I would look at win loss ratio but mine is so low even if I were improving on the front that would not really show me progress.
The most satisfying thing for me has been becoming able to beat people who used to perfect me when i first started playing.
I don’t think it’s that important that you win, what’s important is that your opponent has to work hard for the win.
Hmm. I just recently found out that one of the top Ryu spars with me on psn for some reason…
Sometimes I just randomly get perfected by people…
That said I guess I can take your metric and apply it. Problem is sometimes i don’t get the same people who perfected me.
Focus on learning small fundamental aspects and wheter you can apply them consistently as your metric until you can start counting in wins.
Ex: Did you anti air their jump-in when you could, Did you hit your bnb like you should have.
Once all those are second nature to you, then you can start careing about win/loss ratio.
there is no useful metric. closest thing would be setting benchmarks for yourself (Beat player X in tournament). but I’ll repeat, there is no useful metric.
caring about your win/loss ratio is just going to make you spend too much time playing against easy opponents to maintain it.
I stopped giving a damn about the w/l thing and am more focused on looking for a suite of metrics so I can compare my progress. A few things said has helped me some what.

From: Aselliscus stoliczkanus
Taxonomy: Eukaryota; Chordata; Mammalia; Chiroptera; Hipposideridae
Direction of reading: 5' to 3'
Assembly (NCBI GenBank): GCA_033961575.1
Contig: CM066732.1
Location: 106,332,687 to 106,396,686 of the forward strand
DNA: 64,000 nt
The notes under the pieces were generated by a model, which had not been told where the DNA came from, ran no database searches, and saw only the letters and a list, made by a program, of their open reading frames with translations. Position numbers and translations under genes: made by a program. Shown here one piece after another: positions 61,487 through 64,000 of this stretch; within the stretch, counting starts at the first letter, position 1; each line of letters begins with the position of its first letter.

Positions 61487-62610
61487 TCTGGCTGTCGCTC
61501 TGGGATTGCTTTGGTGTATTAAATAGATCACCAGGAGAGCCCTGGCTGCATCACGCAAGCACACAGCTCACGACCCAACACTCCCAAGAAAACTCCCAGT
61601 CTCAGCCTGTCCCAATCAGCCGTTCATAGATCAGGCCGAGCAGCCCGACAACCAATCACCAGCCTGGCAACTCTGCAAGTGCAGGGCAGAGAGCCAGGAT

Are you good at interpreting trends in pie charts or graphs? I have some sweet data analysis tools that you can use to help track and review your stats and best manage your training regimen.
Here’s a quick visual I made that I think nicely demonstrates my progress.
In a few months I started fighting games after a long year hiatus I saw some improvement. Most notably that even if I lose I make the opponents lose their life bar a lot. that did not occur previously. also as another example I became much better at controlling the keyboard. though laptop keyboard I currently use is much worse than the desktop keyboard in response time and button presses.
Of course if there is a very good player he’ll beat me easily. Particularly in KOF2002 and 3S some opponents are so fast in using combos, frame traps and specials that even if I wanted to I could not do a thing and lose immediately. they are beyond my league. I win only if they let me but I do not like that
it is like comparing an elementary school degree to a PHD.
I found my limits and I try to keep that level. most important thing is not to get better but not to get worse.
Yeah but geeez you’re doing it the hard way on a laptop keyboard. That’s a big disadvantage right there.
beating who you didn’t beat, seeing what you didn’t see, fighting what you didn’t know was there.
Making and achieving goals for yourself based on where you need to improve as a player.
christ, I’m no higher than 3,12 yet! I can see youve been in da lab
Enough for you to notice that you have improved or something dry and cut is memorizing a long combo.
memorizing is the easy part. applying it is the hard part. even if I do 1/4th of the combo it suffices.
I always have some small thing Im working on.
Frame traps, options selects, set ups, combos. I start with them in training room.
I then go into real matches and try to apply them. When I am able to apply them in the appropriate situation and start being successful with them, I consider myself improved.
The more I know/can do, the more I know I have improved.
Its a nice little way to feeling improvement and it’s a lot nicer not worrying about win/loss or pp/bp